Exhibition CAAM - Los Balcones 11. Plantas 1 y 2
Since 15 June 2022 to 18 September 2022
Precocious in both life and in death, Juan Hernández died in Gran Canaria in 1988, just a few days before his thirty-second birthday, embodying the tragic fate of the romantic artist.
A self-taught artist with boundless vital energy, he made an entrance into the art scene in the Canary Islands like a comet. At first his poetics was torn between conceptual art and informalist painting. In 1977 he created his Paisajes en blanco y negro (Landscapes in Black and White), a series of informalist, expressionist and abstract renderings of the scorched earth of Lanzarote, a primeval world in expansion, of emptiness, forces and tensions. In black and white, reminiscent of Saura and Millares, yet divested of their political charge. More poetic than ideological, Juan Hernández delved into American abstract expressionism and its defence of a kind of painting based on gesture, action and spontaneity conveying a sense of vital urgency, in which the act of painting is at one with the artist’s psyche.
When Hernández spent a few months in Paris in 1980, a landslide of colour inundated his painting. His poetics was revitalized by Matisse, Cézanne, the post-impressionists and Monet, filling it with light and joie de vivre. He expanded his formats, composing with Rothko-like fields of colour, French chromatic sensuality and Atlantic light. His abstract expressionist lineage was impregnated with serial brushwork borrowed from the postimpressionist tradition that enlivened the image. A diagonal vertigo extended across the canvas, superimposed over the forms, a chromatic tempest ushered in by a defining painterly technique based on deliquescent layers, glazes, transparencies and pure, shiny colours.
In 1983 he arrived in Madrid, a place without beaches, and so, as he said, “yellow disappeared from my painting”. It now becomes darker and more melancholic, entering a dialogue with classic themes, with the old masters he studied on his frequent visits to the Prado museum and those he saw in temporary exhibitions. He reconciles sensorial experiences with symbolic and historicist ones; a time when still lifes and allegories entered his poetics.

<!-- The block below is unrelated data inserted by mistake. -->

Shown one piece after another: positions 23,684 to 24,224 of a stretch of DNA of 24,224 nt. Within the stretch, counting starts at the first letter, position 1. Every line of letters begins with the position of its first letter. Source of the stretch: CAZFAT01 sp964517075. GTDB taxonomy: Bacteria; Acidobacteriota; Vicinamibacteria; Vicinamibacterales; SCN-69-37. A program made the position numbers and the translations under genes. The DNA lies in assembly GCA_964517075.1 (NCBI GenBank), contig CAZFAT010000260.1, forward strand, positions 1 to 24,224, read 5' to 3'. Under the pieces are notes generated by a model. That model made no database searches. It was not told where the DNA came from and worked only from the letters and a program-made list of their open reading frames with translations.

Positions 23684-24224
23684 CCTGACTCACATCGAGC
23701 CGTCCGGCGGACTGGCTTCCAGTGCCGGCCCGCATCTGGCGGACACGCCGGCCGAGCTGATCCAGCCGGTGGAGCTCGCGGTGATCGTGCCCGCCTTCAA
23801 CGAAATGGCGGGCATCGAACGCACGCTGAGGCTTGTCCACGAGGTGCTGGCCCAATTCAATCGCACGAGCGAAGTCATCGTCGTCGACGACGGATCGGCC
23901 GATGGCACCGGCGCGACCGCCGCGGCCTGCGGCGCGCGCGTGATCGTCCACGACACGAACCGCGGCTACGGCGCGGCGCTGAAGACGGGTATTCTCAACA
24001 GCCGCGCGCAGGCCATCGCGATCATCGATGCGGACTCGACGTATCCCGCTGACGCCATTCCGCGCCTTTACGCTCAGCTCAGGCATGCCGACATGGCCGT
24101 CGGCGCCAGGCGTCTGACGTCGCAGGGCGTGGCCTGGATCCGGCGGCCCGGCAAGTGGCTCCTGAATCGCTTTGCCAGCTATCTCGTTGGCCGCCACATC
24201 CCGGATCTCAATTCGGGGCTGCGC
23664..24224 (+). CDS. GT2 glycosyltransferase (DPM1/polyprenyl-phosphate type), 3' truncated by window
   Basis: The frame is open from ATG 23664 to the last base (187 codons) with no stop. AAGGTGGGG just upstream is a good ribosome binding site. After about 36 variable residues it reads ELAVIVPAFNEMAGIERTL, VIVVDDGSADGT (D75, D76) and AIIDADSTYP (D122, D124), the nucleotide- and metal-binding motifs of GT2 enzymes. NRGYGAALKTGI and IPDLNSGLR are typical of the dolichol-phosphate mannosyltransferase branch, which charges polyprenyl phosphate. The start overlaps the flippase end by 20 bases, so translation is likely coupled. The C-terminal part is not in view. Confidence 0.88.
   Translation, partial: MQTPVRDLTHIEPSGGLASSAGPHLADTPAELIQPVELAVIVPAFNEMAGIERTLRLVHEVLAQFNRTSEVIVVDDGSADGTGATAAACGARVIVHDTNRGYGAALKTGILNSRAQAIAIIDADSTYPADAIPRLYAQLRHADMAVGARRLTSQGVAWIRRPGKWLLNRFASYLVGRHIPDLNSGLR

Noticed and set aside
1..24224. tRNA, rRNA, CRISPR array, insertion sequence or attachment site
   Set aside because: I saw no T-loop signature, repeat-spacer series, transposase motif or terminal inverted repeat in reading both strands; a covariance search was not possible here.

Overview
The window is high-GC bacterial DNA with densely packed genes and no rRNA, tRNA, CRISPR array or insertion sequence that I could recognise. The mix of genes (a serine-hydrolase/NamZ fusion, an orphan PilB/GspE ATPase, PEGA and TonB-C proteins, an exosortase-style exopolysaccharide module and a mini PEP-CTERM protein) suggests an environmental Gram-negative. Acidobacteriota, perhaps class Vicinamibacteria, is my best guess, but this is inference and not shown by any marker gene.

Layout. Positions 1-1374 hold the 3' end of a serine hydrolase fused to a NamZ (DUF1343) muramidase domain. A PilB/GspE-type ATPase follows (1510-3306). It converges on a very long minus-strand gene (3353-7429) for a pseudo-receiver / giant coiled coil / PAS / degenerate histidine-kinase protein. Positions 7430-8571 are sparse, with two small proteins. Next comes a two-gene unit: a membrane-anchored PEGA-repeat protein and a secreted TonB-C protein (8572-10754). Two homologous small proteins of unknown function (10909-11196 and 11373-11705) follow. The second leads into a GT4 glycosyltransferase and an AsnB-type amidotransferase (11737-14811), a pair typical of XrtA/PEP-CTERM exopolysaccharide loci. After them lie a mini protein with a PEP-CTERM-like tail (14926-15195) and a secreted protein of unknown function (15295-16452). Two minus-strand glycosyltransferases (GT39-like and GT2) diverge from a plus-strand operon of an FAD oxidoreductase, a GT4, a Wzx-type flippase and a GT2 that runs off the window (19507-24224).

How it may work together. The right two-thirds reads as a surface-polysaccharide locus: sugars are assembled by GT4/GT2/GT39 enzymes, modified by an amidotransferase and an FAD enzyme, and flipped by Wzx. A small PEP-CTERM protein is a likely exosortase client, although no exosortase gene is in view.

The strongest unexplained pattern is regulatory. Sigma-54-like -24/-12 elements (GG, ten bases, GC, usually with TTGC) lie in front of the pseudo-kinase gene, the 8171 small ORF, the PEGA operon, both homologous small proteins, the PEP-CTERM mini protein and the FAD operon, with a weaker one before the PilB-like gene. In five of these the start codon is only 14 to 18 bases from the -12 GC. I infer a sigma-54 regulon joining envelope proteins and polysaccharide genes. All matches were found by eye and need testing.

In 1986 Hernández returned to Gran Canaria, to the beaches of his childhood: Las Canteras, Maspalomas. He said, “I don’t see the sea as an island or as subject matter but as a backdrop and light”. In fact, his theme is painting itself, something that informs all his endeavours: love, death, passion, and solitude, the obsession that drove him to paint almost sixty canvases of El Faro, and the speed and immediacy that characterized his time. Like Goethe, he seeks a form that is not rigid immobility, rather passing time and becoming, life itself. El Faro, the lighthouse, erect, standing, static, alert sexuality. Vertical motifs abound in his compositions. His painting is always emotional.
El Poema del Faro, an aesthetic experience of memory which is activated in Madrid and painted obsessively, perhaps to capture life, love and time. The lighthouse, a beach and the sea, a twilight paradise. And, in his final paintings, beyond the shore, an allegory of love and of death with the same protagonist, Cupid, who playfully rides on a whale in an ocean from which columns and capitals emerge, perhaps from some improbable Atlantis.
Within his poetics, narrative is a minor god and the symbolism of his works of art is generally more intuitive than planned, fruitful chance and collective unconscious: the sea according to Carl Jung.